[00:27:15] They will be a great partner. They will appreciate it, and they will give you all the materials possible.

[00:27:22] Rachel Moore: Are there any other areas you think are gonna be trends we’ll see in the near future as far as CSR, corporate social good in focus that companies are making on?

[00:27:30] Pauline Kwasniak: You know, a lot of events or a lot of event planners brag about the ESG and the, you know, carbon footprint of the event, reducing it. I definitely see a trend of the social impact footprint being one of the USPs of the event, I definitely see that as a trend, almost you know, splashed all over the event websites.

[00:27:51] Yeah. Come to our event either virtual or in person. And this is the impact we are making. I definitely see that growing. I see artificial intelligence being used as well with you know, with goodness, with the social impact. And we can combine that with event management, with marketing.

[00:28:10] And I would 

Creating a standard for CSR in event management

[00:28:11] Pauline Kwasniak: this is my dream that every single event we definitely need to create a scale for the industry and some sort of standard that you know, I don’t wanna go to that event ’cause it doesn’t have any social impact. It’s not good enough for me. If you wanna be a good event, if you want to be an event where people are paying to come to you definitely need to have something like that.

[00:28:34] I’d love this to be an industry standard and it is becoming so.

[00:28:39] Rachel Moore: We’re talking to the right audience here. We have some people who listen to this podcast who can influence that kind of stuff and give, a venue, give a space, give a microphone to these different efforts, whether it’s with subtlety or not but can really be putting these into the æther for our audiences and sponsors and stakeholders and, you know, vendors and all that stuff.

[00:29:04] The more we know the rising tide raises all ships and let’s raise the tide here a little bit.

[00:29:10] Pauline Kwasniak: What’s also important to remember, 

CSR in event management is a wise business decision

[00:29:11] Pauline Kwasniak: this is not some sort of cute, nice to have, oh, it’s nice to have some social impact. This is a wise business decision. It will impact your bottom line. It will impact your marketing. It will impact engagement. It will impact how people talk about your event, how they feel about your event.

[00:29:30] So it’s a wise and very logical business decision from that perspective, not just something cute and nice to have.

[00:29:38] Rachel Moore: Where can our listeners find and follow you online?

[00:29:42] Pauline Kwasniak: Definitely LinkedIn. This is my favorite social media platform, Pauline Kwasniak. And also I’ve been experimenting with Instagram. Again, I have around 3000 followers, which is not a lot, but certainly you can be already considered a mini influencer. I was very active on Instagram during the lockdown, and then I kind of let it go.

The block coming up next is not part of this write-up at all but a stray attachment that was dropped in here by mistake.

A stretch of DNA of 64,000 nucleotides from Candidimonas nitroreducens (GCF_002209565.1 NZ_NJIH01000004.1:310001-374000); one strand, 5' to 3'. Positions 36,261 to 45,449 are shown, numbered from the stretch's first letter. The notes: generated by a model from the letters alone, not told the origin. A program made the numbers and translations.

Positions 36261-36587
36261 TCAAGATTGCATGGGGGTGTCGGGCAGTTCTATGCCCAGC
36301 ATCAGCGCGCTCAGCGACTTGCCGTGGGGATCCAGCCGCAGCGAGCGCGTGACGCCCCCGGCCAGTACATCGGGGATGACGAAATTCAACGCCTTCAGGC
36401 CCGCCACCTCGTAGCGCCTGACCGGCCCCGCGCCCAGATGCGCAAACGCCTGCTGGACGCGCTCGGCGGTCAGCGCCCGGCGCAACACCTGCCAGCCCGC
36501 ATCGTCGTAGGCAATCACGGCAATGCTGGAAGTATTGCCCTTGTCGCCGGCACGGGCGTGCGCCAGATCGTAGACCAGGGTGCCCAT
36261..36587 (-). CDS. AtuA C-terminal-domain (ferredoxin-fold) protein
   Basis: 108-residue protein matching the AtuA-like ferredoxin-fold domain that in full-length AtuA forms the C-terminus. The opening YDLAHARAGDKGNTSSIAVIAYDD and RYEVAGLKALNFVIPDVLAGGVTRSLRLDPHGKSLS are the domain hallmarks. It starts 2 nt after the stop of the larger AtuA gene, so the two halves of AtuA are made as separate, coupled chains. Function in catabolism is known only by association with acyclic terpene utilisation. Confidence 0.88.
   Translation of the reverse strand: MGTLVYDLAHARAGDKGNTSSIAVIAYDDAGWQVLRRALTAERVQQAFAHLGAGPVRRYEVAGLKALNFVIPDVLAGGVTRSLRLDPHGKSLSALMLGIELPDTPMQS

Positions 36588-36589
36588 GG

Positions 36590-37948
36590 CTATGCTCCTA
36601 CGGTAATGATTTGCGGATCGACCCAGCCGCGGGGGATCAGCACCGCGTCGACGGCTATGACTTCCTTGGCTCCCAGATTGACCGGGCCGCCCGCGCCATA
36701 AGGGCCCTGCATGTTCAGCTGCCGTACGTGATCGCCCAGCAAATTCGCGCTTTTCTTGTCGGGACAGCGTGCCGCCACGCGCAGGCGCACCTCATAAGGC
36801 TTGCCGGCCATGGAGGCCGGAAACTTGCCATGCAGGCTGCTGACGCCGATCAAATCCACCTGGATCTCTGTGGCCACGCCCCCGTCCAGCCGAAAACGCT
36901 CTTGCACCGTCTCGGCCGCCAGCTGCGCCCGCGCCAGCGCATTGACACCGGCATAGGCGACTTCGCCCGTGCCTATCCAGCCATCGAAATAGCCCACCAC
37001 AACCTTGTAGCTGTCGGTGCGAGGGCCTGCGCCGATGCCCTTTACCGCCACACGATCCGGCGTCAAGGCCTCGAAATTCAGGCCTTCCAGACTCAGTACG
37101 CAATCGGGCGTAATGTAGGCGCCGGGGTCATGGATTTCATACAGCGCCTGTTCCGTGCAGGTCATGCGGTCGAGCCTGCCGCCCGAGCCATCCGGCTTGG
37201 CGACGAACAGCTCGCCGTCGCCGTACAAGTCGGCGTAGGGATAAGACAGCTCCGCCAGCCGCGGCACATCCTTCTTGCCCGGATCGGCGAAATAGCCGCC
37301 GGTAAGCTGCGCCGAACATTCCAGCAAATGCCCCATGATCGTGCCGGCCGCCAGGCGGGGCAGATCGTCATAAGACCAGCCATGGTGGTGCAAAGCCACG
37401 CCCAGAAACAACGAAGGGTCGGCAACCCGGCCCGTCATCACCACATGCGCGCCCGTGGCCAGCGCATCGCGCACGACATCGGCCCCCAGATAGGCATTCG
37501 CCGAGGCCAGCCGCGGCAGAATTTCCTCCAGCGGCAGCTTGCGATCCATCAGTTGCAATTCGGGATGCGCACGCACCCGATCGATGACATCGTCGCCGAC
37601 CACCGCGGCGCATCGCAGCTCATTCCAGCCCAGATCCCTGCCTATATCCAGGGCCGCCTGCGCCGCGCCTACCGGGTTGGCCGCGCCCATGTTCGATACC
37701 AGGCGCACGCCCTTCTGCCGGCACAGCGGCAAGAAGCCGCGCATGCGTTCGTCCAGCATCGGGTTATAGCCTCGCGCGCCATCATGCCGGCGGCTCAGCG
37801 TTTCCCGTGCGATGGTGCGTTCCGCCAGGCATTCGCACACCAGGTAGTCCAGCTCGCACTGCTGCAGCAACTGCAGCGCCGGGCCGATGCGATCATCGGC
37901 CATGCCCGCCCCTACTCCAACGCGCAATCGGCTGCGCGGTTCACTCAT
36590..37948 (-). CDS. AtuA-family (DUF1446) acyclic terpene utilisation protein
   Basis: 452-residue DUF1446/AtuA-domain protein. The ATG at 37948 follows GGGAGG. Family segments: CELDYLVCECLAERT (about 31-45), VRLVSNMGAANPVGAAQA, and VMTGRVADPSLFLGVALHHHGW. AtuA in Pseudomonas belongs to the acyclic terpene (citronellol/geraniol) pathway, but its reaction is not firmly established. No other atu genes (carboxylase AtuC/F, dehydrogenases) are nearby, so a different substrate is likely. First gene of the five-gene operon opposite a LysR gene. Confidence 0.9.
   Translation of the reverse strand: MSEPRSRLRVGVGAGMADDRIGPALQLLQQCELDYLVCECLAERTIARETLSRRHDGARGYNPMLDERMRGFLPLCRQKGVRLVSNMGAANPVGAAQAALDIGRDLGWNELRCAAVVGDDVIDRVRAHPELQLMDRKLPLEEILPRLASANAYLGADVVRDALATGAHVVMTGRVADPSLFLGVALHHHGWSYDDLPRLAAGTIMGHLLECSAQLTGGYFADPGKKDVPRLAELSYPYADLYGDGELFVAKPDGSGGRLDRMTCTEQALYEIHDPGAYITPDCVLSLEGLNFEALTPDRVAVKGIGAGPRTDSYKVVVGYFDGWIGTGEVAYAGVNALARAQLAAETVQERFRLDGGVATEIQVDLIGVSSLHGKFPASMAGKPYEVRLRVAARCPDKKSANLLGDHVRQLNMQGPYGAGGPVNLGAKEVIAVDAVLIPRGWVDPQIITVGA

[00:30:05] I invested a lot of my time and effort into LinkedIn. But lately I’ve been doing some stuff on Instagram and I intend to spend my time on Instagram again. So again, Pauline Kwasniak, on Instagram.

[00:30:29] ​ Rachel Moore: For our SkillUp segment with Pauline, we’re teleporting ourselves to our next gathering with loved ones, giving us a solid goal for the attendee experience.

SkillUp: Make your guests feel at home — like family

[00:30:39] Pauline Kwasniak: Whenever you are planning events, make sure that you treat your guests as if you were treating family members. Make sure people feel at home. Make sure they feel very welcome. Make sure that they know where they’re going.

Make sure that when they arrive at your event, they feel as if they were entering your household and you were this most amazing host looking after them. Because luxury service or good customer service is all about taking care of people and it seems silly. Almost, you know, a child will know it. But can we all think back to so many events that we attended where we didn’t know where we were going?

We couldn’t find the reception. People were not nice to us. We couldn’t get a glass of water. And then think back to those events that made the difference where you felt. My God, I’m really being taken care of. From the moment I got my ticket to the moment I got the maps, I knew where I’m going all the time.

I had someone to contact. I really felt I was being taken care of. So content is important, food is important, but make me feel like I am being taken care of. So important. I guarantee people will be talking about your event for years.

And having information, so key, having the right amount of information easily available. It really I’m always so pissed off at certain events where I don’t know where I’m going. They didn’t give me any advice or last minute sort of location. I had a situation a couple of weeks ago where some of my clients were attending an event, and the hotel was closed down as they arrived, and they were walking around for an hour trying to locate the receptionist.

You know, so little mistakes like that, but how does it make you feel as a guest who have arrived for three days, this beautiful location? The hotel is just shut down in your face. You would be surprised how many people make that mistake because maybe they didn’t want to hire someone at night. There was no budget.

They couldn’t find someone. But if you had people coming to your house, wouldn’t you wait for them? Wouldn’t you embrace them, welcome them? It’s just imagine. Imagine how you would behave and then do it at your event.

[00:32:58] ​ Rachel Moore: Thanks again to Pauline Kwasniak for joining us on Event Experience, and thank YOU for listening. 

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On behalf of the team, thank you. We’ll gather again soon for a new episode of Event Experience.